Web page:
So then, brethren, stand firm and hold to the traditions which you were taught by us, either by word of mouth or by letter (2 Thess. 2:15). Guard what has been entrusted to you. Avoid the godless chatter and contradictions of what is falsely called knowledge, for by professing it some have missed the mark as regards faith (1 Tim. 6:21-22).

Tuesday, December 15, 2015

"The grinch did not steal Christmas from the most needy in Langley this year." City of Langley, BC, tried and failed to make churches and charities pay property tax.

Francis Wong, Director of Finance, Catholic Archdiocese of Vancouver | DNW image

H/T Busy Catholic
The BC Catholic Paper
A Langley city council motion to start collecting property tax fails after residents speak out
By Agnieszka Krawczynsk
A motion to make churches and charities in Langley City pay property tax has been quashed.
City council chambers had standing room only Nov. 23 as churchgoers, volunteers, and community members voiced concerns about ending property tax exemptions.
"We would likely have had to close," the Rev. Paula Porter Leggett of St. Andrew's Anglican Church told The B.C. Catholic the next day.
To stay open and afford the tax, the small church would have had to cut back its services to the community. "We would have had to make choices between the four services we do a month in care homes or being involved in organizing things to attract new members."
Leggett was one of many speakers representing 20 charities and churches that felt it would be unfair for the city to start collecting property tax.
City council first decided to prepare a strategy to reduce or eliminate property tax exemptions at a meeting Sept. 28.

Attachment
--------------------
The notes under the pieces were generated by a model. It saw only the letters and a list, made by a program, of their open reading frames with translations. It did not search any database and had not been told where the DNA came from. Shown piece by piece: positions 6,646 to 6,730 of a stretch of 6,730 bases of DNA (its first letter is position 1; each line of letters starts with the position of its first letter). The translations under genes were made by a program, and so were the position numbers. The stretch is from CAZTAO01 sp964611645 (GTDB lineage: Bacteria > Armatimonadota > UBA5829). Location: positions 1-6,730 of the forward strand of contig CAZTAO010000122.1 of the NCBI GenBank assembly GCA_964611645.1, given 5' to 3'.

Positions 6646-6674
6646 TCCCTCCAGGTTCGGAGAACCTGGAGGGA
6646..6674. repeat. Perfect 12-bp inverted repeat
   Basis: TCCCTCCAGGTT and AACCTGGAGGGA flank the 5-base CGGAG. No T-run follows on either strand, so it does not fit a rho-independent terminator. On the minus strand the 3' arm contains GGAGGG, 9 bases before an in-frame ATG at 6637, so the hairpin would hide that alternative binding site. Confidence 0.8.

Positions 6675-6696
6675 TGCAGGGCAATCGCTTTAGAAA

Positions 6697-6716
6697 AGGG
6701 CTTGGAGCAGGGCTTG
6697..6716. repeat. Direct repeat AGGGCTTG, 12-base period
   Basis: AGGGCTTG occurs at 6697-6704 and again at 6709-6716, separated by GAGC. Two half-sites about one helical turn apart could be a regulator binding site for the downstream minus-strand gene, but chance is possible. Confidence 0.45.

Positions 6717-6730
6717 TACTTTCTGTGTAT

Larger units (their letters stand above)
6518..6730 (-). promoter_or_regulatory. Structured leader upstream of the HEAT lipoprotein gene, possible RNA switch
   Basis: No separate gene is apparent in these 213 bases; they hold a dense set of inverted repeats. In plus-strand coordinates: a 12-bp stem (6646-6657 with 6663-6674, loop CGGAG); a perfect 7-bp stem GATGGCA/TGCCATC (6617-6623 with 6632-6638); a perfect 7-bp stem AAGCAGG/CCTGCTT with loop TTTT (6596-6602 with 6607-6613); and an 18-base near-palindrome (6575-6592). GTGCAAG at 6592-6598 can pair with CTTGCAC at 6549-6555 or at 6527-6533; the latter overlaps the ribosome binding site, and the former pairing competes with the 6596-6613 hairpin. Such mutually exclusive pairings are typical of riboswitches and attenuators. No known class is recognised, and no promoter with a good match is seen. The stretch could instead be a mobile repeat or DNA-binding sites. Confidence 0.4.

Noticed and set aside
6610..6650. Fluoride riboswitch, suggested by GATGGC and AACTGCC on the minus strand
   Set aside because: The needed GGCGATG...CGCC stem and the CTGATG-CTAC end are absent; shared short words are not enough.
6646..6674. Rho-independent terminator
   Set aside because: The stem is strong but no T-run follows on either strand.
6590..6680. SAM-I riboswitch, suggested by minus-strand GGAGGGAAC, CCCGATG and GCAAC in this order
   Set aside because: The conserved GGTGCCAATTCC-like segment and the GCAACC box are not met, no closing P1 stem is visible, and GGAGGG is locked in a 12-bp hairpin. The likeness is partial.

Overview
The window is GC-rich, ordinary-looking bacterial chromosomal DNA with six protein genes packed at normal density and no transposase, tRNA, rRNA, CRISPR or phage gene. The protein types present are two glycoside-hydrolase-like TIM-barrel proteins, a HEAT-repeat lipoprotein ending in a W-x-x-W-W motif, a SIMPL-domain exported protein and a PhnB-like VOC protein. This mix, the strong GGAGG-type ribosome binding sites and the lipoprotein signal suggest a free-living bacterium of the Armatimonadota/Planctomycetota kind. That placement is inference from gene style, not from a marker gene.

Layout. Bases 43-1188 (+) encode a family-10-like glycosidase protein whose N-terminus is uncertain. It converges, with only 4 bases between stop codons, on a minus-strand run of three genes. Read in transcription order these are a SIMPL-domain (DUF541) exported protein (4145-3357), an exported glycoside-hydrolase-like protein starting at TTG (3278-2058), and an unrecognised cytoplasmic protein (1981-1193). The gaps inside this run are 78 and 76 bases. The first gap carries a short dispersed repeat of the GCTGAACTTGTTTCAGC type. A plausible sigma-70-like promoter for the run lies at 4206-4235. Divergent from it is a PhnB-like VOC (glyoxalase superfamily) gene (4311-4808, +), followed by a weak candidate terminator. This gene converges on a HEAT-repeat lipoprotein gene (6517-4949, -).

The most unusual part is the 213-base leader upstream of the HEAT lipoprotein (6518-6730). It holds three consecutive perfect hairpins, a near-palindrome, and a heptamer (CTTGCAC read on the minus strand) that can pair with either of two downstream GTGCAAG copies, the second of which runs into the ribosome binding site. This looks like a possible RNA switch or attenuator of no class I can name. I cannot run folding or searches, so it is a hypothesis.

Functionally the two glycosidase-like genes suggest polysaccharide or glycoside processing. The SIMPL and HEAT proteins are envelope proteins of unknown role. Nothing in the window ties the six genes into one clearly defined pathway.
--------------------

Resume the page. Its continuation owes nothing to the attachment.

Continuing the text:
A Nov. 12 report by Darrin Leite, director of corporate services, listed a series of suggestions, such as reducing the tax exemption for churches and some non-profits by 5 per cent each year for five years, then reassessing.
The city accepted written and verbal input before the motion came up again Nov. 23. After hearing more than an hour of testimonies against the proposal, councillor Rudy Storteboom moved the motion "for discussion." No one seconded it, and it died before coming to a vote.
Read the complete article: CLICK HERE

The temptation to express outrage over attempts by secular authorities to deprive churches and charities of their tax exempt status is one that is understandable given the antipathy some civic leaders have towards citizens with religious convictions. However, Langley city council's action is not without merit. Like honest heretics who provide the Church with opportunities to refine her defence of the Faith, said city council has provided the opportunity for citizens to make a rational argument against council's imprudent attempt at a cash grab from groups comprised of some, perhaps most, of Langley's better citizens.
(I)n a letter to interested parties in the (Anglican) diocese, Rob Dickson reinforced why it was important that he and Francis Wong (Director of Finance, Catholic Archdiocese of Vancouver) were present at the meeting and their voices heard: “This is not an action that was only for the City of Langley. If this motion had passed in Langley November 23, there would have been a roll out of this action across BC municipalities. The NFP (not-for-profit) sector must continue to be vigilant and we must alert all our various constituents and work together to ensure that churches, NFPs, compassionate service organizations are not taxed by the local, provincial or federal governments for the very good reason that they provide community services not provided by others and at no charge.”—Randy Murray, Anglican Diocese of New Westminster.
Had the city voted to remove tax exempt status from churches and charities, it would have to assume responsibility for services provided by said groups, services which would have probably bankrupted the city. Churches and NFPs help people in ways that governments simply cannot. Churches and NFPs offer help and hope to those people who slip through society's cracks. We can be thankful that said councillors listened to reason and abandoned their action.

Given the people's will to defend a Canadian legacy that honours charitable work by maintaining tax-free status for religious and charitable organizations, whoever in the Langley city government initiated the suggested tax policy—perhaps a city bureaucrat?—has made herself or himself the poster-child for unCanadianlike conduct.

Would it be unfair to suggest that citizens of Langley should keep a very close watch on their town government?

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